I was just curious at some point in the wet plate processes of others which they had managed to achieve good white in their highlights of their plates.
Was it in the chemistries of the developers? The artificial lights used? The amount of UV? (This must be true, I suspect) or was it burnishing the plates after it dries?
In one of my last quick plate test of window studies, which had a good amount of highlights (somewhere around EV 14, which is a good bright day here in Plymouth), I planned for the highlights to be good enough at Zone VIII. Using Lea sugar developer, quick clear collodion, and regular hypo, I had set the shot at f11, 45 sec.
The scan is a tad dark as I used a horrible simple cheap scanner, and I don’t bother to adjust via PS as it was good enough for my own reference.
It wasn’t properly clean glass plate, but just enough for me to know if I could achieve a proper white in wet plate, rather than flat muddy highlights.
And the results were still flat for my liking.
Though I could count in the factor the window had been tinted with UV resistant film, which was old based on my observation of the amount of peeling in the corners of the window.
It was apparent to me that some alterations and mod needed in the developer, in which I will have to try bit more variants in near future.i have to thank Guy Brown (fantastic blog) and Tony Richards (also another cool blog site as well) for their suggestions in FB, John Brewer via email, and also great reference in other FB group, the Collodion Bastards.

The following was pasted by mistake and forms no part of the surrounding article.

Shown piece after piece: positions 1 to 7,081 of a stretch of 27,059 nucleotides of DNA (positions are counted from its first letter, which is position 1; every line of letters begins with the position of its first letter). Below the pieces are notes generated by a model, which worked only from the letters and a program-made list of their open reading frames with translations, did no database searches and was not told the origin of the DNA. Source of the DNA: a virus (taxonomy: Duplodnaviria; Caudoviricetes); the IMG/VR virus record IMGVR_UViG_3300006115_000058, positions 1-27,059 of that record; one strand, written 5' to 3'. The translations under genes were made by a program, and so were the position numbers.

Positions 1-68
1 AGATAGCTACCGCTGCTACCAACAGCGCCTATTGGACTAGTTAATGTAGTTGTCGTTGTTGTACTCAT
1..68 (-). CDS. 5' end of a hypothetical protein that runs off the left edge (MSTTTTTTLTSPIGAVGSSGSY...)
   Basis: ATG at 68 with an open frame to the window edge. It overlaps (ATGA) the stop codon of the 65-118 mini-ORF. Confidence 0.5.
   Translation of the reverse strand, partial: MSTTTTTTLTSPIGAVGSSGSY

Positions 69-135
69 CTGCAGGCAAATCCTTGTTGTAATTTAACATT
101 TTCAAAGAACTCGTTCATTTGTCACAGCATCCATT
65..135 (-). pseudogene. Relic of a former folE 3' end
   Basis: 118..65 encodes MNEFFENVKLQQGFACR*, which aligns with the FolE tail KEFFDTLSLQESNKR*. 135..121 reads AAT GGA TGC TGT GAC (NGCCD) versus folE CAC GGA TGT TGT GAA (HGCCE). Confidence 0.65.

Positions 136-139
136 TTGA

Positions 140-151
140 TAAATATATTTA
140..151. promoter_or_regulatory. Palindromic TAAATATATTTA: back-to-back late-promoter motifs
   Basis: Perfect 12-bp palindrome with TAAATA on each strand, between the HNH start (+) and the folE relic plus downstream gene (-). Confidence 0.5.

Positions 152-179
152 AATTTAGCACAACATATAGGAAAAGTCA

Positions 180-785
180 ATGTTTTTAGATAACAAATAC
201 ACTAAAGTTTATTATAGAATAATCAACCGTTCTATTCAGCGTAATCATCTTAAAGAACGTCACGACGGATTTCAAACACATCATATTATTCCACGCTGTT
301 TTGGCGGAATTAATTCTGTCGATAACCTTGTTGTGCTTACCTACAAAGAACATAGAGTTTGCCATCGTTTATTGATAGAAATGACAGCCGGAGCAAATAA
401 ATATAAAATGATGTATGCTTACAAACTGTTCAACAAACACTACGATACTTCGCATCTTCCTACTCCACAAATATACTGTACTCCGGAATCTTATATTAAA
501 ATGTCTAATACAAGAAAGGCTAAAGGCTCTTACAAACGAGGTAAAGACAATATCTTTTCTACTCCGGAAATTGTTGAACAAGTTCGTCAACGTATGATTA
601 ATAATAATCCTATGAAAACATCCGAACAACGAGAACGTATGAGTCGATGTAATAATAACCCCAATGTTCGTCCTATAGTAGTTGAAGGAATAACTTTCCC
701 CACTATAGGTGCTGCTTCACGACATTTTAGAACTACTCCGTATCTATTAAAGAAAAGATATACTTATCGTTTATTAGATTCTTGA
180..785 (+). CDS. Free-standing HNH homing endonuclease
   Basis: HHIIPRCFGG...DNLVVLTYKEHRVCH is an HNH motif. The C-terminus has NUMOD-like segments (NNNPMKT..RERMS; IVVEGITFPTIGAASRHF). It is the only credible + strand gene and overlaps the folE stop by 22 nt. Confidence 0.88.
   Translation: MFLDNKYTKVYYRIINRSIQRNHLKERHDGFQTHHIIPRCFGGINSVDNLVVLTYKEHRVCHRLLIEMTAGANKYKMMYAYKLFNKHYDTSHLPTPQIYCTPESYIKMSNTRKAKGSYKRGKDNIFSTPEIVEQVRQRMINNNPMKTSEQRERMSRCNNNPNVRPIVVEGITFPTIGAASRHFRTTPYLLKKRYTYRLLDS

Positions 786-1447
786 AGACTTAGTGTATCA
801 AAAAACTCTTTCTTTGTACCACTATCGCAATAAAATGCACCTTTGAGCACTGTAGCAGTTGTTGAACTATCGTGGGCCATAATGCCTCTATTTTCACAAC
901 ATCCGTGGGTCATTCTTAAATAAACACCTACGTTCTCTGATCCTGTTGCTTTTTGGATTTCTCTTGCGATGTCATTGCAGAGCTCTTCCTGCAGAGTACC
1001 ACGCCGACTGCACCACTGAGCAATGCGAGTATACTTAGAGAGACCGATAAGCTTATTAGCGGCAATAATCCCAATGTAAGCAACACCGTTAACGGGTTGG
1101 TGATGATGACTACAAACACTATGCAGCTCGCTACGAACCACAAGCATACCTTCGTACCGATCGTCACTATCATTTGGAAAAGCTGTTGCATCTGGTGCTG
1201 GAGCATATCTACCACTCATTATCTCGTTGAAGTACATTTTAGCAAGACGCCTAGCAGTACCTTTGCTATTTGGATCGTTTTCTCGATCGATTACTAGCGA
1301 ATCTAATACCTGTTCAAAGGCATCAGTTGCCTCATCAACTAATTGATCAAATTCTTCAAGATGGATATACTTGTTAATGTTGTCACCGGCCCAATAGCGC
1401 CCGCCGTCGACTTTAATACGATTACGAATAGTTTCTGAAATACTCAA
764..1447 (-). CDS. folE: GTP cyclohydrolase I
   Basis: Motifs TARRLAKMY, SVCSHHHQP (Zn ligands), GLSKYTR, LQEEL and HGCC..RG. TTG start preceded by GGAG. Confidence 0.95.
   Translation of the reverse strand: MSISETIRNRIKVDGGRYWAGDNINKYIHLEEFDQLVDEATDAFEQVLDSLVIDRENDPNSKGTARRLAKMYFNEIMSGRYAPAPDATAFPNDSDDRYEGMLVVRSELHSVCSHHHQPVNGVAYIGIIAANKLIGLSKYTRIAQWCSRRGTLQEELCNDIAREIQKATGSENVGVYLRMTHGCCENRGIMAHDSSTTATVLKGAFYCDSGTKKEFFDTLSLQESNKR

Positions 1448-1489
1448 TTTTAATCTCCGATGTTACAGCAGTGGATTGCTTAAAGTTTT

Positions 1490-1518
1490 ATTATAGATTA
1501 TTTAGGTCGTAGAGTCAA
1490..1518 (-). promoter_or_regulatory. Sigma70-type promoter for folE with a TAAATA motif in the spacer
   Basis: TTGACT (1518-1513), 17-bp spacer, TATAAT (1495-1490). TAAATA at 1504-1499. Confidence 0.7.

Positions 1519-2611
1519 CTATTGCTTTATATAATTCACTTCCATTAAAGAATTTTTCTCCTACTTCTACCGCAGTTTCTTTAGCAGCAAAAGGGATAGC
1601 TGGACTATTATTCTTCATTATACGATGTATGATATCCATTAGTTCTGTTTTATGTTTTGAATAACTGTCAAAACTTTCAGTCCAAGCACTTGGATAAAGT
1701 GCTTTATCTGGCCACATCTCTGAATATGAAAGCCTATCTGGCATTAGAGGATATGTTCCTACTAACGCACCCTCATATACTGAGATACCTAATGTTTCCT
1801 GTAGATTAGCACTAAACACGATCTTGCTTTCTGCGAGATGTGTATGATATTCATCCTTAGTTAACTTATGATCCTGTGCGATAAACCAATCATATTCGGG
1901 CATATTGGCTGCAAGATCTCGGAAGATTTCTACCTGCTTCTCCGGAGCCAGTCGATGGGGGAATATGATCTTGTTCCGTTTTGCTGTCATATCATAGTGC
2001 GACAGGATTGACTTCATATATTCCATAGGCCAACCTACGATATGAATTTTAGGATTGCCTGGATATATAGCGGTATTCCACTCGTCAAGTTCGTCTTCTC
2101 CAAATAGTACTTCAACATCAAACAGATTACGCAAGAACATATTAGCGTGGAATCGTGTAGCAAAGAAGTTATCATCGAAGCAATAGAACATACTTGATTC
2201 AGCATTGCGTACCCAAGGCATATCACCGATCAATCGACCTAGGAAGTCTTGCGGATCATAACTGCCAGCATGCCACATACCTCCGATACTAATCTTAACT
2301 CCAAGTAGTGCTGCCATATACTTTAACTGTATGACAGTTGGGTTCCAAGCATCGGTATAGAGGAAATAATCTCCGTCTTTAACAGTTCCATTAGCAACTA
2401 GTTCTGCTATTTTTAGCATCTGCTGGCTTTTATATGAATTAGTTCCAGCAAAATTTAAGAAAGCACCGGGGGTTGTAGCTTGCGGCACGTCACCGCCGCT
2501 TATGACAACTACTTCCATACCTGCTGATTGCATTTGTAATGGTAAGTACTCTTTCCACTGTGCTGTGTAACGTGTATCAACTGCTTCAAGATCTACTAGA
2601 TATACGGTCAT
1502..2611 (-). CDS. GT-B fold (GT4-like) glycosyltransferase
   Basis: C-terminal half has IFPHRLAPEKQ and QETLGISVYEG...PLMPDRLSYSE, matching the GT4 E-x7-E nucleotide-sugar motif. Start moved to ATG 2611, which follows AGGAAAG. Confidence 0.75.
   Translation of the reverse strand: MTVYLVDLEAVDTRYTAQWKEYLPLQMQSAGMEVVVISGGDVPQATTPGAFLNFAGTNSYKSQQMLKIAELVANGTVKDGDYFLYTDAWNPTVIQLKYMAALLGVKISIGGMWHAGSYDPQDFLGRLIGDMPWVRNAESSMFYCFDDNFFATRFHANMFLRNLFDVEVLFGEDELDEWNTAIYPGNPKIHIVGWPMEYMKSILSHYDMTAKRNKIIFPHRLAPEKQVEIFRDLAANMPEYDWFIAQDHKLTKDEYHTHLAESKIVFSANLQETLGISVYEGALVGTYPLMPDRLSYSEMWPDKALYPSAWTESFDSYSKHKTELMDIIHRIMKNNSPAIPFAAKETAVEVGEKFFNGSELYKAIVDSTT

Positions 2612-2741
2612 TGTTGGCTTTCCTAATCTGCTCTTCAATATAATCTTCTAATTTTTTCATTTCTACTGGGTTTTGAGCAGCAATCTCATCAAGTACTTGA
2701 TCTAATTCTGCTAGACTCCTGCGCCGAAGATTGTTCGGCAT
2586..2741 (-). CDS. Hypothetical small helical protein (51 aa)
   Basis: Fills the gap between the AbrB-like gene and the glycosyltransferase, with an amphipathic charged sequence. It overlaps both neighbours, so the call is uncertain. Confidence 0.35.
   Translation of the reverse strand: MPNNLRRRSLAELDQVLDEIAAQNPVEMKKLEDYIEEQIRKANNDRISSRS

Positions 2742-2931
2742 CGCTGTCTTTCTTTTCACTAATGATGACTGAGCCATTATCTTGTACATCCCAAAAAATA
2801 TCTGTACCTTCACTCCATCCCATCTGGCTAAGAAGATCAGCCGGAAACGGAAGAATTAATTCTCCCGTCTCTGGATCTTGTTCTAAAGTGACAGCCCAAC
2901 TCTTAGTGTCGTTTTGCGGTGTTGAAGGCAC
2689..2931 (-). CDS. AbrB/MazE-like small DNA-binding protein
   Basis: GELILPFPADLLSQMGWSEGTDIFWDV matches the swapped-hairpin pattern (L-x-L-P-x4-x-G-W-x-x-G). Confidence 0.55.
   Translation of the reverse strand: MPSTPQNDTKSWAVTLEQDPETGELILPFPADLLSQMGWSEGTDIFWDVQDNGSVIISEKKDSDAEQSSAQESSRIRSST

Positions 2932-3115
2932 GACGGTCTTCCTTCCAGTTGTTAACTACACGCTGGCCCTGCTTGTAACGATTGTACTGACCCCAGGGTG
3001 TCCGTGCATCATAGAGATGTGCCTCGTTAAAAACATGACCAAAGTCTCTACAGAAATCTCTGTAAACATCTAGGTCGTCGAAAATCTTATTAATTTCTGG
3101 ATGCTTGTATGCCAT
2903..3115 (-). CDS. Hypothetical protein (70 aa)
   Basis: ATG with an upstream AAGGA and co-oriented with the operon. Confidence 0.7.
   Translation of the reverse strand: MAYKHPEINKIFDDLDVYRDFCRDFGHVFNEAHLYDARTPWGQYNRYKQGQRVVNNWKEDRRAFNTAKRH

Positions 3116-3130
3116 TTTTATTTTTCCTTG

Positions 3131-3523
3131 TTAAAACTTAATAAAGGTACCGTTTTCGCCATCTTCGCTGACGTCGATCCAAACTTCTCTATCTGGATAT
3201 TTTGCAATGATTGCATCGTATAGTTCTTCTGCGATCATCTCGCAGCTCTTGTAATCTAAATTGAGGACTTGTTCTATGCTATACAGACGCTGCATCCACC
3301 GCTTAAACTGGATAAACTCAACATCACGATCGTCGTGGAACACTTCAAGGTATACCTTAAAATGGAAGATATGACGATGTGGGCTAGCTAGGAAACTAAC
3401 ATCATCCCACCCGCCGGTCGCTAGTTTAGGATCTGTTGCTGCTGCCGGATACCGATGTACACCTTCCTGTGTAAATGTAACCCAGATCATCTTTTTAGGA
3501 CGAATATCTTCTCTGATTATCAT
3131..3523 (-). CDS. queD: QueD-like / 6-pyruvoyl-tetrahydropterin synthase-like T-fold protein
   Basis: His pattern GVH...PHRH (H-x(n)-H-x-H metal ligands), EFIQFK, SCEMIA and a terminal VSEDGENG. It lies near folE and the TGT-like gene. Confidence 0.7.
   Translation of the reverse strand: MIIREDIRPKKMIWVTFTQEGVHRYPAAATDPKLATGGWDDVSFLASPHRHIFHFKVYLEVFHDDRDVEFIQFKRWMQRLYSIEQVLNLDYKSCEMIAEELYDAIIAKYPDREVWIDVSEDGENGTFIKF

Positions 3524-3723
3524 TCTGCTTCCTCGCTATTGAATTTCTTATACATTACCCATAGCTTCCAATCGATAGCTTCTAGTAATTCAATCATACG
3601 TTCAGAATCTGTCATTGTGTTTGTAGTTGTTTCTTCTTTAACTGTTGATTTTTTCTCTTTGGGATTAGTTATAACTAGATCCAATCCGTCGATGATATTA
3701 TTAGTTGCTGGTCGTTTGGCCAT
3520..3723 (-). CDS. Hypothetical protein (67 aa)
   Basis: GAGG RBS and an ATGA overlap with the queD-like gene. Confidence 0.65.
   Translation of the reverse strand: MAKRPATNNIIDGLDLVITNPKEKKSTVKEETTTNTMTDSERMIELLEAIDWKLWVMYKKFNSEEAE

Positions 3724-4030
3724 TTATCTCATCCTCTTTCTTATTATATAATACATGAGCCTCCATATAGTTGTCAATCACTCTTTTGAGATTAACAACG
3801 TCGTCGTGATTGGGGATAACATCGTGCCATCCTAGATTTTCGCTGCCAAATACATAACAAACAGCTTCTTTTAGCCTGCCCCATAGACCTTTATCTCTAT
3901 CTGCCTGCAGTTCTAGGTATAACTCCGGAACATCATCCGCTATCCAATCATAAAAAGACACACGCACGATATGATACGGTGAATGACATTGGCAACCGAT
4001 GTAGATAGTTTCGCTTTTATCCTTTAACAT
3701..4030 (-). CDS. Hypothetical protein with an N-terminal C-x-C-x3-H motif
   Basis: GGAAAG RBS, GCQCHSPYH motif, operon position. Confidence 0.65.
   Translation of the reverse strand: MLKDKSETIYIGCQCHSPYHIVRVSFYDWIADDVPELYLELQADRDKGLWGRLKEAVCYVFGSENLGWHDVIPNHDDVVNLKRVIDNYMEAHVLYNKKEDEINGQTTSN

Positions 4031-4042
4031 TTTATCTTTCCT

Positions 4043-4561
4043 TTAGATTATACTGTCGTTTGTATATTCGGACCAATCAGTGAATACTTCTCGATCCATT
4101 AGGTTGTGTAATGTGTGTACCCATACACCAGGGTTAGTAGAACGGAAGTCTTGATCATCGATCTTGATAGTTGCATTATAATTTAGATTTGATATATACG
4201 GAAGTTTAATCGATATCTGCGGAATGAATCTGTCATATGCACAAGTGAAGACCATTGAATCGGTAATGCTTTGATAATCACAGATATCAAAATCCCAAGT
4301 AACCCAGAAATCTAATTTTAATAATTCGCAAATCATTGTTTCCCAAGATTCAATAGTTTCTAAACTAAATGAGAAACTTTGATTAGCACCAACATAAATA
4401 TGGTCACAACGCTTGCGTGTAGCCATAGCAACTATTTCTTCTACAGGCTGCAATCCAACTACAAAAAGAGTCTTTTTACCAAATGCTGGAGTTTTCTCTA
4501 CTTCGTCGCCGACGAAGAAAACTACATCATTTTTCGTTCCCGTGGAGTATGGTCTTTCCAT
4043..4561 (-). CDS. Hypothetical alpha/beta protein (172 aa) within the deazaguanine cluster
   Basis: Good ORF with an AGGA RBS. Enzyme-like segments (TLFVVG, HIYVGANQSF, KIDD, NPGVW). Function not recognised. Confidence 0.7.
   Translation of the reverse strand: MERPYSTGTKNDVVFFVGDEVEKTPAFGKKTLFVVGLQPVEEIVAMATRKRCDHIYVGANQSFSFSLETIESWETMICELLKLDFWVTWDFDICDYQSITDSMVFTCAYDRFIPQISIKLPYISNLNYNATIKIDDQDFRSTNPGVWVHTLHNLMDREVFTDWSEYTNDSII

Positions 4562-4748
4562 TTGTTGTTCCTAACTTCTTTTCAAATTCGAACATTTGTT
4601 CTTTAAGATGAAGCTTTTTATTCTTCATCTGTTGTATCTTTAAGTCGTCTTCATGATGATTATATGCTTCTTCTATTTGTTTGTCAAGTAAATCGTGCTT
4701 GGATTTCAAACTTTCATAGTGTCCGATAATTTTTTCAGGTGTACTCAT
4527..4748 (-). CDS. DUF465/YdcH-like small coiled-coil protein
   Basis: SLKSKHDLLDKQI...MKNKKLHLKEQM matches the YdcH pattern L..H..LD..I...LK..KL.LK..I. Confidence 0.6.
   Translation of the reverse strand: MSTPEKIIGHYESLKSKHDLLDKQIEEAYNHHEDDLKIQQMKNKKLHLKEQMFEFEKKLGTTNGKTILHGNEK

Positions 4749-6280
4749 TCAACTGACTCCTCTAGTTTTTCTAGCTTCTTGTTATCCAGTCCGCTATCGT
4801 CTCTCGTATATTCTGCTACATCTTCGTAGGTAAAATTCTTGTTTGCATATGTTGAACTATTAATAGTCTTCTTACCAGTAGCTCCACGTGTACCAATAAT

But first, I need to polish up my exposure and have more intuitive yet methodological approach to have properly exposed plate.
I started to do more studies of reflective objects, as this was taught in my earlier student days as this sort subject throws in the details of the environments around the room, which has just as much tone variance within a single object.
Without any alterations to any chemistries, the results were good reference and to re-disciplining myself from doing reckless guess exposures. Objectively, this will decrease from wasting time, plates and chemistries.
The note taking was a tedious yet I know necessary. From all technical details of the camera, lens distance, aperture exposure, EV readings, ambient temperature of the room and darkroom, measured distance of subject to the plate, which is important for me to understand what I had done and hopefully be able to alter and tweak for any plates after.
The results were a good clean plate, simple, yet tedious note taking session, it’s a good learning wpc session and a good practice from now on.
I will go on until I get what I want for highlight’s white to be white via chemical or even just good experienced guess on how generous the UV in the air for proper exposure.